Reviews reviewed: Williams brought successful claims of sex discrimination, and constructive and wrongful dismissal.
At the subsequent remedies hearing, the issue arose over whether part of the compensation that related to loss of future earnings was taxable. Both legal representatives and the chairman mistakenly believed there would be no tax liability in respect of loss of future earnings, and so that element was calculated net of tax.
Afterwards, it became apparent that the tribunal should have made a gross award, whereby Ferrosan would deduct the relevant tax, paying the balance to Williams.
Williams applied for a review of the decision. She wanted to be put into the position that had been agreed at the hearing, which would mean an increase in the award of around £60,000. The tribunal considered the Employment Tribunal (Constitution and Rules of Procedure) Regulations 2001, which state there should be a review if ‘the interests of justice require’ it, and held that the error by the legal representatives did not amount to a ground for applying for a review.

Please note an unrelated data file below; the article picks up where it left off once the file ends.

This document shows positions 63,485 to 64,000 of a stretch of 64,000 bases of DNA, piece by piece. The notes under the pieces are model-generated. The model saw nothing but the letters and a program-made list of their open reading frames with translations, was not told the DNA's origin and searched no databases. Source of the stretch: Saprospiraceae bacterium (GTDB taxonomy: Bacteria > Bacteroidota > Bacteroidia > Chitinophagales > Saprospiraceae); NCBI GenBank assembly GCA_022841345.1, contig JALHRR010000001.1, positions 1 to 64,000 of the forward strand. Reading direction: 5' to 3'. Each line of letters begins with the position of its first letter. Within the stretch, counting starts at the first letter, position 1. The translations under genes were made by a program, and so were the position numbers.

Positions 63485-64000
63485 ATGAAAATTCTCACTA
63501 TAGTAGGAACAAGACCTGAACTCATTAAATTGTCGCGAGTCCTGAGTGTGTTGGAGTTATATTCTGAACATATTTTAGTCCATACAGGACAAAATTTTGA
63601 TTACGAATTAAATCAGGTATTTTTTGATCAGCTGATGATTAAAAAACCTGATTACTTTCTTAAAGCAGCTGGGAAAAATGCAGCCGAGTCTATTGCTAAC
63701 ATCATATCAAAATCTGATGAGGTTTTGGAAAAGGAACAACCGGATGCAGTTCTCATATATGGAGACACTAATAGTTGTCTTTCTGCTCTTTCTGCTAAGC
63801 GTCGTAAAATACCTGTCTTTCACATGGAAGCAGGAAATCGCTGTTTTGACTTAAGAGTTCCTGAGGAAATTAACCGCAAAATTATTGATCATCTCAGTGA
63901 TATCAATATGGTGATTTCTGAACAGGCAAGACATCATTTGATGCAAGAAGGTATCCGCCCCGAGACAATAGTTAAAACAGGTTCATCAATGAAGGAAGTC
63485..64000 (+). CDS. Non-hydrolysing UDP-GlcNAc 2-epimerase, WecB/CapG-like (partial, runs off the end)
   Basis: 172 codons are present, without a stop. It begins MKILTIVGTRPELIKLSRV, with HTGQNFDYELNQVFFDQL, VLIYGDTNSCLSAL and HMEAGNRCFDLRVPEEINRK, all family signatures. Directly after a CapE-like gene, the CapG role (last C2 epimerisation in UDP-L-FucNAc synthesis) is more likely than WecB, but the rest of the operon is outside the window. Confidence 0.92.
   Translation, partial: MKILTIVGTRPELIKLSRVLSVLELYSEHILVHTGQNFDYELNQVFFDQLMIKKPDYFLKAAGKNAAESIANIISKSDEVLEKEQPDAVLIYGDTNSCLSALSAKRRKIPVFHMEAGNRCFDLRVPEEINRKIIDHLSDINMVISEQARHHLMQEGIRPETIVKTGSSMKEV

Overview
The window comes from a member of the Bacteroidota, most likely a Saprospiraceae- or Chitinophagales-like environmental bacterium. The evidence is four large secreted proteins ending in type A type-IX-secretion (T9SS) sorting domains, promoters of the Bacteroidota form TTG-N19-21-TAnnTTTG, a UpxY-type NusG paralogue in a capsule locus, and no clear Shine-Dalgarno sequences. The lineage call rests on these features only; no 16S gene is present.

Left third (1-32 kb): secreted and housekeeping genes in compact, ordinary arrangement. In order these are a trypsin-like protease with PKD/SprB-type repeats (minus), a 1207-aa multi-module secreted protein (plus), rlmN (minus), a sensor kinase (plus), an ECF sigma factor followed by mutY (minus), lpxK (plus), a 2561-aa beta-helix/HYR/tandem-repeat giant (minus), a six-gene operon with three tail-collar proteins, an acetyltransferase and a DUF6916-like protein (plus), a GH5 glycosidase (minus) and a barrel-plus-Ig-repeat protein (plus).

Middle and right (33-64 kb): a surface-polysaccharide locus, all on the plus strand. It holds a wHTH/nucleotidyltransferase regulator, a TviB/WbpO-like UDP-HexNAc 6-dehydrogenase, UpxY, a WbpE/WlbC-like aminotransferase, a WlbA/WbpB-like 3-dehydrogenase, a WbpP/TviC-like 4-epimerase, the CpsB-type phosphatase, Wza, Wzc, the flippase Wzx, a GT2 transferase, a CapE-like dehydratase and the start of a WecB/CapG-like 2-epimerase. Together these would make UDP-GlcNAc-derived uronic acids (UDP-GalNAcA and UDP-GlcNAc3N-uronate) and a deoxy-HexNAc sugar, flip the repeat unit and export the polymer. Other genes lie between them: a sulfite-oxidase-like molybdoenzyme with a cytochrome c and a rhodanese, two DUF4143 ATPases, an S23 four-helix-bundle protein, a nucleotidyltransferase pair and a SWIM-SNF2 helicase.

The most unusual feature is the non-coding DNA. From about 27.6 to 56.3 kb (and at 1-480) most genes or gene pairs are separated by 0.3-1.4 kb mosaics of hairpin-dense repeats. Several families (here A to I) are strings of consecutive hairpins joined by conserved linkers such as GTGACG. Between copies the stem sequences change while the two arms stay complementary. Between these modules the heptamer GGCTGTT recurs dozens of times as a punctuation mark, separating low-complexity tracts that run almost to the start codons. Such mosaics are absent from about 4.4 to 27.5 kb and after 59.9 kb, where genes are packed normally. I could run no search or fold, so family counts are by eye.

Williams appealed to the EAT, arguing that an overriding objective of the rules is for tribunals to deal with cases justly, and bearing in mind that the mistake was actually made by the representatives as well as the chairman, a review was appropriate.
The EAT concluded that in the interests of justice, the tribunal’s error should be corrected at a review, and Ferrosan would be ordered to pay the agreed gross sum in respect of the loss of future earnings.